REDUCE LIABILITY & ROBUSTLY IMPROVE FIRST AID AT WORK COMPLIANCE AND CAPABILITY WHILE REDUCING COSTS BY UP TO 80%
Almost all commercial aircraft have access to telemedicine, it's a wonder of the modern age, however;
PEACE OF MIND: All responsible companies pay special attention to health and safety compliance. And if an accident were to happen you expect that your first aid trained staff will know exactly what to do.
THE REALITY: First aid trained people suffer skill fade in fact they start to forget stuff the moment that the course ends. A real emergency might just be the most terrifying and overwhelming situation that they've ever experienced and even with the support of other cabin crew, nobody can predict what actions they might take or forget to take. Until now; there has been no real alternative; but our Emergency step-by-step guides improve First Aid at Work (FAW) compliance and capability. They work by helping the user to unlock knowledge and ensures that the first aider will rapidly carry out the correct actions, competently, with confidence and without omission, first-time, every-time. Our system reduces your responsibility to facilitate the retention of skills and it mitigates your overall risk. The system is so simple that a 12 year old can use it to start saving a life in under 60 seconds and it provides both you and your clients with peace of mind. It’s an easy system to integrate and requires no additional training. The books are self explanatory, just issue them to your first aiders and ask them to familiarise themselves with the new system.
In an effort to demonstrate corporate responsibility, employers have tried to make every provision for a safe environment through the provision of first aid trained staff, but they have become unwittingly locked into an expensive, outdated and inadequate system of first aid compliance that too often fails them. While towing the line and ticking the box of compliance you have entered into an arrangement that cannot guarantee corporate peace of mind or indeed value for money, because as soon as the course ends, legal responsibility for revision, maintenance of skills and the ultimate performance of the first aider is passed to the employer. It’s just like a vehicle MOT; valid on the day of issue, but if your brake lights fail while the certificate is valid, the owner will be held responsible and accountable, not the garage who conducted the MOT, or in this case, the company that provided your first aid training.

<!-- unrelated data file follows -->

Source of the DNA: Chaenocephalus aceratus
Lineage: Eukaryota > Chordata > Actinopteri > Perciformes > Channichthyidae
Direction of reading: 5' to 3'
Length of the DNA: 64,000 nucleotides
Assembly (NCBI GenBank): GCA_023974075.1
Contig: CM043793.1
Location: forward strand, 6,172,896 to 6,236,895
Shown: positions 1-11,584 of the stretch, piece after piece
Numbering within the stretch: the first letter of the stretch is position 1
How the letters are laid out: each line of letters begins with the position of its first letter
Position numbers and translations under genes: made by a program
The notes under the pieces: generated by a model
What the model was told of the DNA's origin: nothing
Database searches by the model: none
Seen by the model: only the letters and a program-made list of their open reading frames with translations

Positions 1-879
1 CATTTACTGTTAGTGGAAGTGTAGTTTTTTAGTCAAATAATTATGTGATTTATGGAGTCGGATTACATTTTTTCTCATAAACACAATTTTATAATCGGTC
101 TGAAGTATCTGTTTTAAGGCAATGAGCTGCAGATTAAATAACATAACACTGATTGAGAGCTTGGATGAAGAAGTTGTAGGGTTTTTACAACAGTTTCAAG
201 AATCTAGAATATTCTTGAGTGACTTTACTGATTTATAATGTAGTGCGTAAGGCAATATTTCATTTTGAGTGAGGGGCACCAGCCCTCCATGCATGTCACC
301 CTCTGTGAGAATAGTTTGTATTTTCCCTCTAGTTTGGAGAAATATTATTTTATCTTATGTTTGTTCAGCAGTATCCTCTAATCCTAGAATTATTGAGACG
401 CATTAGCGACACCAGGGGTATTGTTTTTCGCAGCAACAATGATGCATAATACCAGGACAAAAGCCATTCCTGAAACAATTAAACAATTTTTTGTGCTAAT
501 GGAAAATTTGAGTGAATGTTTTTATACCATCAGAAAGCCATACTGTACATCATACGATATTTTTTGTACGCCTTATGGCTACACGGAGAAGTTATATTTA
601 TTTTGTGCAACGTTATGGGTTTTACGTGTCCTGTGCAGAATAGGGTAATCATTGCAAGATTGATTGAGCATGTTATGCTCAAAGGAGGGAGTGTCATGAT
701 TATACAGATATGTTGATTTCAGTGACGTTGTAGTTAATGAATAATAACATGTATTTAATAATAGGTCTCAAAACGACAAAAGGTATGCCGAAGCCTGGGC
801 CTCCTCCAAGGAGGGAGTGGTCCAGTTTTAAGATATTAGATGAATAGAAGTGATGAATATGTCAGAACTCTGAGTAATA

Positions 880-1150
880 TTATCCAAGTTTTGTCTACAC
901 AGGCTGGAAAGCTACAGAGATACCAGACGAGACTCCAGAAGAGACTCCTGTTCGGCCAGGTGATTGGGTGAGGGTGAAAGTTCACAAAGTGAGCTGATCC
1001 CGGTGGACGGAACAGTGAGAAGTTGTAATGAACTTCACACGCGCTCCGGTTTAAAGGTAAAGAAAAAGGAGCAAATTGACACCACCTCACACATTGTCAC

The benefits: Update your risk assessment and direct your first aider to use our guide to assist them during an emergency and...
Financial savings: Our sole aim is to save lives by improving an outdated and inadequate system, but it would appear that there are also financial benefits to businesses. This revelation has been an unintentional but happy coincidence.
Everybody should learn first Aid and compliance with health & safety regulations is just common sense. But over a 3 year period, the average business will spend between £250 and £500 for every First Aid at Work (FAW) trained individual in their business. This doesn’t include the cost of time away from the workplace.
While individual hubs might be locally responsible for FAW training and compliance, it’s ultimately the brand that suffers when something goes wrong. So, improving first aid capability and compliance across your business while reducing costs by as much as 80% just makes sense. Our aim is to save lives by improving an outdated and inadequate system, the financial benefits were simply an unintentional but happy coincidence.
Even if you carry out FAW using an in-house trainer, you can still reduce time away from the workplace, reduce your overall financial and legal liability and of course, robustly improve your FAW capability and compliance.
Your current first aid arrangements; do not guarantee even the medium term competence or capability of the first aider. Here are just some of the fundamental flaws of your current first aid training arrangements and how they are failing you, while costing a small fortune...
When your first aiders knowledge lets them down and it inevitably will, our unique step-by-step guides won’t. It is a proven concept, tested on the battlefields of Iraq and Afghanistan for over a decade. Compliant with International Liaison Committee on Resuscitation, American Heart Association, European Resuscitation Council and UK Resuscitation Council first aid guidelines 2015.